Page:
I was raised in Sparta. Yes, it is a real place.
We Spartans know a thing or two about commitment to our cause. My cause is startups.
I started my first company when still a student. Today, we would probably call it “Airbnb for exchange students”. Sadly, I had no one to advise me to drop the exchange student part and take it global. I want to make sure this won’t happen again in our community.
I worked at various startups that took me to the Silicon Valley and back. I learned a lot from the mistakes of others but I preferred to make my own – learning is faster when you do things your way.
I started BugSense with Jon in 2011. We lived and breathed tech. Our religion was HackerNews, Reddit and StackOverflow. We were inspired by founder stories and we had a deep belief that we could make it as well.
We built a world-class product and we never lost our sense of wonder at who was using it. New team members would be fascinated to discover that the first ticket they had to answer on our help desk would be from a company like Skype or Groupon.
An exploding market and a robust product were driving our growth. We tried to build a company to support the growth and it was hard. We learned everything on the fly. It was like jumping from an airplane and assembling the parachute while falling. It does not have to be this hard.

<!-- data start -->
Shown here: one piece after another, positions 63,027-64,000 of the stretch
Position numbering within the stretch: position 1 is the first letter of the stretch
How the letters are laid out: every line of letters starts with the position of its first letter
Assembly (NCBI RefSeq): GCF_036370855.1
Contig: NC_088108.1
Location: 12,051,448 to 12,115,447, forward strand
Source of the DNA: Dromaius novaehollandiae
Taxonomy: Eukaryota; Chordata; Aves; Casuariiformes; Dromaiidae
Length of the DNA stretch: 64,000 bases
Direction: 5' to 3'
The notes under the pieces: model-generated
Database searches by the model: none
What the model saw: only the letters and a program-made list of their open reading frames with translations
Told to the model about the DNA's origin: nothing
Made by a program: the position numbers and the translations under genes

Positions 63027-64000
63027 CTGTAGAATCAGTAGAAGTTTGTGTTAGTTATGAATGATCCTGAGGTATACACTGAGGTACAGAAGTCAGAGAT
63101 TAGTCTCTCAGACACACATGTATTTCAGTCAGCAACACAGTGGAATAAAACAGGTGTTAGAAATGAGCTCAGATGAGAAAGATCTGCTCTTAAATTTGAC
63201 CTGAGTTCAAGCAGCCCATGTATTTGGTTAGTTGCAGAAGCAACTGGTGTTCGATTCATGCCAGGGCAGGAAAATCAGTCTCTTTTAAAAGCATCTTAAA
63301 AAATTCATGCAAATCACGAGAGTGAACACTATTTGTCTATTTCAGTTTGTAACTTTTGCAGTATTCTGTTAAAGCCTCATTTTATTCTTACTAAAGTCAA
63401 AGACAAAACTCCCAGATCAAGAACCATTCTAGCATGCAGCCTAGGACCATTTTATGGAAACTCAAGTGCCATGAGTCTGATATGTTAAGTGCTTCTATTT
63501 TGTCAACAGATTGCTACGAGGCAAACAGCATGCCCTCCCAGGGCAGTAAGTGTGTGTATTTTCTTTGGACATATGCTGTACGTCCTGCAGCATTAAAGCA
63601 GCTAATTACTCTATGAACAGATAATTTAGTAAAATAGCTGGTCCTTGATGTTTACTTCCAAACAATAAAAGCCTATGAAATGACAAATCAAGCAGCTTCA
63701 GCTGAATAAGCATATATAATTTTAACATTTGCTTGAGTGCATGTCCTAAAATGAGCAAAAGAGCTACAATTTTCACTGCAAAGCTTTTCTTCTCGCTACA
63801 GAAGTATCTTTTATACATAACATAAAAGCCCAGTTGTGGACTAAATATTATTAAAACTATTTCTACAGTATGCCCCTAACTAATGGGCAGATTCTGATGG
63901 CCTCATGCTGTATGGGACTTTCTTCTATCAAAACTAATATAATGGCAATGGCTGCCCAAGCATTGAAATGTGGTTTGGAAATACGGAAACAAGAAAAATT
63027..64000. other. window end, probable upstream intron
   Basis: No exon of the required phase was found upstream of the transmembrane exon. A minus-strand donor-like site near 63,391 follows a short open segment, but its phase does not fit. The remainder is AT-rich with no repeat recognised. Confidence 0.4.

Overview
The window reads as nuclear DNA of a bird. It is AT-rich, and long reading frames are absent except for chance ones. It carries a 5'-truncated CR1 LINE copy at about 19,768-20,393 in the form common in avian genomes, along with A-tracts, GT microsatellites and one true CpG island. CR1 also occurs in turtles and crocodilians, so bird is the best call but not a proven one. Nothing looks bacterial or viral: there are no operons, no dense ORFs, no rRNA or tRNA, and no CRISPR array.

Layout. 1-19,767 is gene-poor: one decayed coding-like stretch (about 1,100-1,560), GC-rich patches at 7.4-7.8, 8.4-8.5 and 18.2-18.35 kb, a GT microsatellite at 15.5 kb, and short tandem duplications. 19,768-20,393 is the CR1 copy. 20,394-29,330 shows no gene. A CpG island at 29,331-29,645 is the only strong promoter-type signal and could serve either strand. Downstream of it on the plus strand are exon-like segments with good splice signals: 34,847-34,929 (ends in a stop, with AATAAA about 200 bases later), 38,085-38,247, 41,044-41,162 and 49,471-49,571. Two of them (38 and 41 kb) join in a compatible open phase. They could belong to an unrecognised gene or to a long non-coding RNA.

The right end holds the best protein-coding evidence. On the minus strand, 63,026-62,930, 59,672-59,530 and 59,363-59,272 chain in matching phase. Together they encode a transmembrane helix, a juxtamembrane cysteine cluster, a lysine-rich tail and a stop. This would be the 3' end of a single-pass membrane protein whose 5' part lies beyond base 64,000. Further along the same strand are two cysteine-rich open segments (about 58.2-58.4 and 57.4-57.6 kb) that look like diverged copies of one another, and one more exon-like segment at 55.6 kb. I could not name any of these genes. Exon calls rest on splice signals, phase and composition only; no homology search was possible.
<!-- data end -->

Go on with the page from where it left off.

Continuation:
Getting your startup acquired by a red hot NASDAQ-listed company is an experience that gives you a complete perspective of the startup journey. Having gone through it once builds your appetite for what is to follow. Making sure others learn from it is a mission in itself.
Afterwards, I found myself navigating the smooth waters of the corporate world, while longing for the excitement of startups. I became an angel with a mission to pair the remarkable peers from our community with the best of Silicon Valley.
So I am back from the Valley once again, to do what I like the most: help to build world-class technology companies.
My tribe is the people I find at the intersection of my new world, cloud tech, and the land of my birth, Greece. I want to see Greek founders thrive.
It is a long way to success; you can count on the commitment of a Spartan.
When not running Marathon and talking with founders, I can be found mountain biking, exploring unlikely places of the world, pondering technology’s long-term impact or writing code in Python (jupyter ftw!).